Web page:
Kettering Health Network’s new hospital in Troy cost about $98 million to build after the network expanded its original plans.
The health network’s ninth hospital in the system, also its first hospital in Miami County, will start seeing its first patients on June 18.
The 600 W. Main St. hospital was original billed as a $60 million project when construction began two years ago. But after construction began, they added about 30,000 square feet to the original plans, which called for a 100,000-square-foot and three-story hospital.
Kettering Health CEO Fred Manchur said Thursday afternoon at a ribbon cutting for the new hospital that the campus is “not quite done.”
He said over the next three to six months there will be some additional parts opening, such as additional surgery suites and medical offices. As the hospital was being built, he said Kettering Health heard interest from some of their physicians that wanted to come work with the hospital.
“So that’s good for the community because every specialty that we can bring in means that we can do those surgeries right here and we’re going to do our best to do as much of that as possible,” Manchur said. “We promised we would bring a state of the art hospital to this community.”
The hospital has 28 inpatient beds, including four intensive care unit beds, as well as an emergency department, intensive care, lab and imaging, cardiac testing, surgery and a medical office building for physician practices.
The hospital employs about 200 employees, who are a mix of new hires and employees who worked at other Kettering Health locations. The president is Eric Lunde, who had been executive director of the Brain and Spine Service Line.
The hospital means a second major health network in Miami County, which for years has been served by Upper Valley Medical Center, operated by Kettering Health’s competitor, Dayton-based Premier Health.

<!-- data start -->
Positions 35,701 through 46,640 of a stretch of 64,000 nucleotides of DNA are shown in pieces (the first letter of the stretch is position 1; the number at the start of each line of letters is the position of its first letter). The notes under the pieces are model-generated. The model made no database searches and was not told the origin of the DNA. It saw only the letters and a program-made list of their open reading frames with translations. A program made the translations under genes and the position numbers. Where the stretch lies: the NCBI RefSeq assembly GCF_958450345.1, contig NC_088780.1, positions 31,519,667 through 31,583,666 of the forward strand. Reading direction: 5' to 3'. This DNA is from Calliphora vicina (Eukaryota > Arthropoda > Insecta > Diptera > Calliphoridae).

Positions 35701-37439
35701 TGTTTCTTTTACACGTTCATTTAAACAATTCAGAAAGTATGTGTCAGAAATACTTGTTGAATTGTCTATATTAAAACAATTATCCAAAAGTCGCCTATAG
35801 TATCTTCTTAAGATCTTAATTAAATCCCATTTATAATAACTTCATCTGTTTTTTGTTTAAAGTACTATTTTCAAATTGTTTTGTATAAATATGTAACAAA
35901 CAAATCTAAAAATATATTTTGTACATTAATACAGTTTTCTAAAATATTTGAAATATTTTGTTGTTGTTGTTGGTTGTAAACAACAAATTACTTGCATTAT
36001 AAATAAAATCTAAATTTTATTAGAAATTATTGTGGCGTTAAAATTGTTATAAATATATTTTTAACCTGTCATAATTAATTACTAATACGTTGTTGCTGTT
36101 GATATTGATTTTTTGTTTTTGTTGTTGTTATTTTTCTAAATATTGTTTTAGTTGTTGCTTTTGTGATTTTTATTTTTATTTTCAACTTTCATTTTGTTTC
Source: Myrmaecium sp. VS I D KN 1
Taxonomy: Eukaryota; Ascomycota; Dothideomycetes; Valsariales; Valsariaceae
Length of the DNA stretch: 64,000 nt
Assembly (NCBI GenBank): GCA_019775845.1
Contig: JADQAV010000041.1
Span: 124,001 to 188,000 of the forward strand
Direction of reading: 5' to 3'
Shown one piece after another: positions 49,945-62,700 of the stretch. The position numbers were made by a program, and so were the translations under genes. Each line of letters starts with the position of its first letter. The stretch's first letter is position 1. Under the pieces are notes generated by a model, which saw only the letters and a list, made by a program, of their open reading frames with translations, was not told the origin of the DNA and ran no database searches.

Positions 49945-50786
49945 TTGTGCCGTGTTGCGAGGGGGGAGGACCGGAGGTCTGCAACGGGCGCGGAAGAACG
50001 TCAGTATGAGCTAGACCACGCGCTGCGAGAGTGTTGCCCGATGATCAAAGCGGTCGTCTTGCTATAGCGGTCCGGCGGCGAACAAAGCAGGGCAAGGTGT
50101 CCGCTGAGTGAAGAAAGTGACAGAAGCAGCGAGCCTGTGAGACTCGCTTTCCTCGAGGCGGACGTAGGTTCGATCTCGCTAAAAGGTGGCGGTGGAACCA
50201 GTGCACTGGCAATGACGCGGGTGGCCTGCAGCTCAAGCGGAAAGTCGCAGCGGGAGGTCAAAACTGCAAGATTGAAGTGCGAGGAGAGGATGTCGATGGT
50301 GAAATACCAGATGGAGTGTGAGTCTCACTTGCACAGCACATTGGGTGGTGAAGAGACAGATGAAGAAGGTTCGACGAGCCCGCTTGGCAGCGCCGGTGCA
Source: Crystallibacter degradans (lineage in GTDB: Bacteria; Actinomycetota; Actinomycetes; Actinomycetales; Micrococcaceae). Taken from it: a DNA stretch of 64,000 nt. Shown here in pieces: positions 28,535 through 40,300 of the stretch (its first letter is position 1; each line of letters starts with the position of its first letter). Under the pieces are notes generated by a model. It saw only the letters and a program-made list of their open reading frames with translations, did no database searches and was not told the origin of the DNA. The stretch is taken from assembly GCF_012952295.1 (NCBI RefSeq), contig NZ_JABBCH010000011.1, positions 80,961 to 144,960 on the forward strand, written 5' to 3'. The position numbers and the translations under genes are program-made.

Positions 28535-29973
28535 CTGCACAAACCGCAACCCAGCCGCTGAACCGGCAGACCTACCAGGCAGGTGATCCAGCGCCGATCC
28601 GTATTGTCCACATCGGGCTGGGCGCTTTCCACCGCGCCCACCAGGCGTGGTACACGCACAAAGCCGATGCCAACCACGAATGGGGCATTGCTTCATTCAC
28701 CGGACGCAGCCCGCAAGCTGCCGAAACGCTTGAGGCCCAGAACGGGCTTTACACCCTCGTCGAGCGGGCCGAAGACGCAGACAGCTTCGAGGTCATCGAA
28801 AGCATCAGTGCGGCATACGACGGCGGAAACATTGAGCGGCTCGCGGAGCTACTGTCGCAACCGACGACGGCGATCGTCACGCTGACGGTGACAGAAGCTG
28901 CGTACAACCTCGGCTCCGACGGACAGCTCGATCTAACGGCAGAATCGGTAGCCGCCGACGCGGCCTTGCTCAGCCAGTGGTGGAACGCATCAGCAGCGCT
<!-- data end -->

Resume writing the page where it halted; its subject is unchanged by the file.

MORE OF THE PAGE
Upper Valley Medical Center was built in 1998 on the former Dettmer Hospital campus site, consolidating the former Piqua Memorial and Stouder Memorial.
When the long running hospitals closed 20 years ago, there was some community opposition — even organized opposition from a group called “Save Our Hospitals ” — but the hospital system’s leaders said at the time that the move was necessary because of declining overnight stays and the need for efficiency.
Troy Mayor Michael Beamish said at the Thursday event that the hospital will bring new health care options and highly skilled jobs to the city and he thanked Kettering Health for its investment.
“The Kettering Health Network brings visibility, respect and resources to our city and to its residents,” he said. “It brings health, reputation, vitality and positive health care choices.”
Thank you for reading the Dayton Daily News and for supporting local journalism. Subscribers: log in for access to your daily ePaper and premium newsletters.
Thank you for supporting in-depth local journalism with your subscription to the Dayton Daily News. Get more news when you want it with email newsletters just for subscribers. Sign up here.